Avoid blogger burnout with these 10 tools to blog more in less time!
The appeal of blogging – making your schedule, passive income streams, story telling, building online influence – earns significantly more coverage than the drawbacks. But the reality of blogging is that behind the perfectly curated graphics and blog post punchlines are hours logged at the computer. That slow creep of the to do list, never completed and always growing, easily expands to take over your free time unless you develop a workflow to tame your plan!
A few years ago, I had sold my third blog and started again with the process of branding a new one. A shiny new logo, a fresh WordPress install and new social accounts later, I found myself staring at a blank editorial calendar waiting for that excited rush of ideas and inspiration.
I took a few days away from the computer, blaming my idea drought on the hectic pace of that latest sale. It had gone quickly and I had plunged straight into branding my new blog before that process was even finished. I needed to clear my head, get some fresh air, do some cooking…any of those things that I did to take a break from the computer.
In the end, I spent 6 months doing almost zero personal blogging. I still kept up with my client work and ghost writing, but I simply didn’t have a story of my own to tell. I had run headlong into blogger burnout. Thousands of word written, endless graphics created, courses to learn the latest & greatest and the 24/7 social connection had created a new kind of rat race of my own design.
I stepped away. I stopped forcing it. In those morning hours that had been dedicated to my content creation, I started working out. I slept more. I spent less time on my phone Facebook app. Then, I felt that itch. I had an idea, a story I wanted to tell, a picture I wanted to share, a recipe that I knew my audience would love. So, I started writing again but with a significantly different approach.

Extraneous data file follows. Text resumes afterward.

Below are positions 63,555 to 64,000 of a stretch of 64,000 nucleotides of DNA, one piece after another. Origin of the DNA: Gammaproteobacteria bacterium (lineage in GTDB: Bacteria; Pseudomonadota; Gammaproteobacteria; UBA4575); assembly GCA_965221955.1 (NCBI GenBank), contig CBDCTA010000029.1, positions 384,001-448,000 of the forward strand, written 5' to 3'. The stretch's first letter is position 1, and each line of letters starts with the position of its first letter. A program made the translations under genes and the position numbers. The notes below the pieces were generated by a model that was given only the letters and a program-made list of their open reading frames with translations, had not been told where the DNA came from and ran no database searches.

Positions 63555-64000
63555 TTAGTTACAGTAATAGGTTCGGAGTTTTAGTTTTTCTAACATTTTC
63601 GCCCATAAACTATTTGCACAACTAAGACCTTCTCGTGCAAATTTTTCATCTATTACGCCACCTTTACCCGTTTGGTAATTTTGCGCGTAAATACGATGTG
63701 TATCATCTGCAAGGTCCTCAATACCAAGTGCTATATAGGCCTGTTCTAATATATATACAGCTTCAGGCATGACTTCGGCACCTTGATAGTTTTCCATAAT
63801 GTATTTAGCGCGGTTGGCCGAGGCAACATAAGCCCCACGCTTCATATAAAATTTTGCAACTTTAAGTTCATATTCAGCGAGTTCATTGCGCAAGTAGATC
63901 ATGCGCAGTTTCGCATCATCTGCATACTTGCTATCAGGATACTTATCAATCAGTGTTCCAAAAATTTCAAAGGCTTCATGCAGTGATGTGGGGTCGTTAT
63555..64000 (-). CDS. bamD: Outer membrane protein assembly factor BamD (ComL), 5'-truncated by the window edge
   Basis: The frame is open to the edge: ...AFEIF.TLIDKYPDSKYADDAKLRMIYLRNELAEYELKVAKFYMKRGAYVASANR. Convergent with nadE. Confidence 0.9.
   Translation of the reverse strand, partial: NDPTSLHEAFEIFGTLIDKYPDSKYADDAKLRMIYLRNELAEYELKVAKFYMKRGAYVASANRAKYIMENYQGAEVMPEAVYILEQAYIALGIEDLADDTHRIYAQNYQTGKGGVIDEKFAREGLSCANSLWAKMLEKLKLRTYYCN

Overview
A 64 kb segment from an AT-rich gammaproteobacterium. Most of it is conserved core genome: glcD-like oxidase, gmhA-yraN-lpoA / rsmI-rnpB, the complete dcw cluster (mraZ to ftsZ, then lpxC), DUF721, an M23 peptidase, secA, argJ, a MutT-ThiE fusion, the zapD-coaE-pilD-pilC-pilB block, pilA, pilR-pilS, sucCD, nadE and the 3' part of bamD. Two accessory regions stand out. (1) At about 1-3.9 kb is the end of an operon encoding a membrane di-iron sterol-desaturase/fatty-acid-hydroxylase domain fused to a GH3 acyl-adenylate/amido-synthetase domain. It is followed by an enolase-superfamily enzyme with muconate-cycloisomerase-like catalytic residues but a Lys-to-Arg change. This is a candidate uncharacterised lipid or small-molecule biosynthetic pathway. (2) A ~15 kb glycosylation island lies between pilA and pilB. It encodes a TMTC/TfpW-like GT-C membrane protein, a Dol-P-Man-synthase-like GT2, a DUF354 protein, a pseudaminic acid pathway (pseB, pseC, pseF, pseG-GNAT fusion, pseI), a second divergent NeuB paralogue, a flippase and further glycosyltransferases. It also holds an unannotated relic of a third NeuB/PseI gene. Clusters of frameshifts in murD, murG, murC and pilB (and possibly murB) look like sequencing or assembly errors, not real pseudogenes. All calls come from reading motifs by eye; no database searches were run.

Blog Smarter, Not Harder
While I’ve always been a fan of productivity tools (planners give me heart palpitations), I realized when I came back to personal blogging that all the apps and planners and tools in the world would only help if I still had enough time to live my life.
Eating dinner with my family, getting enough sleep, playing games on snow days and all those in between moments when it is tempting to check your Facebook page insights or get one more thing done before you put the computer away – that matters. And here’s where it gets tricky. It’s so incredibly easy to let your efforts to streamline actually turn into another layer of distraction thanks to SOS (shiny object syndrome). Instead, if we pare down our tools to essentials and streamline our systems, we get the essentials done and have the room to decide how best to use our time! Here, I’ve outlined the tools that I’ve found useful and how I use them. Some of these programs offer affiliate programs that I enthusiastically participate in, some don’t and some are free. They’re all worth a look.
But first, a note for beginning bloggers. If this list overwhelms you, take a deep breath. By the time I started using all of these tools I had been blogging for more than 13 years and was earning a more than part time income from my efforts. You don’t need to immediately jump into ALL of these. Use what you need and grow as your blogging evolves.
Start with a plan
When it comes to blogging efficiently, a plan is absolutely necessary. Clarity about who you are serving and what you will provide for them is the foundation of every decision you’ll make from here on out. There are a thousand ways to zero in on your plan. I’ve developed planning pages that I call my KickStart to walk me through how much time I want to spend blogging right now, what I’d like to get out of it, and the small steps I’ll take to get there.
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Routines are important for my workflow. There are as many ways to create blogging systems as there are bloggers. The key is to find something that works for you. Pen and paper, online software, apps and more are all options to organize your process.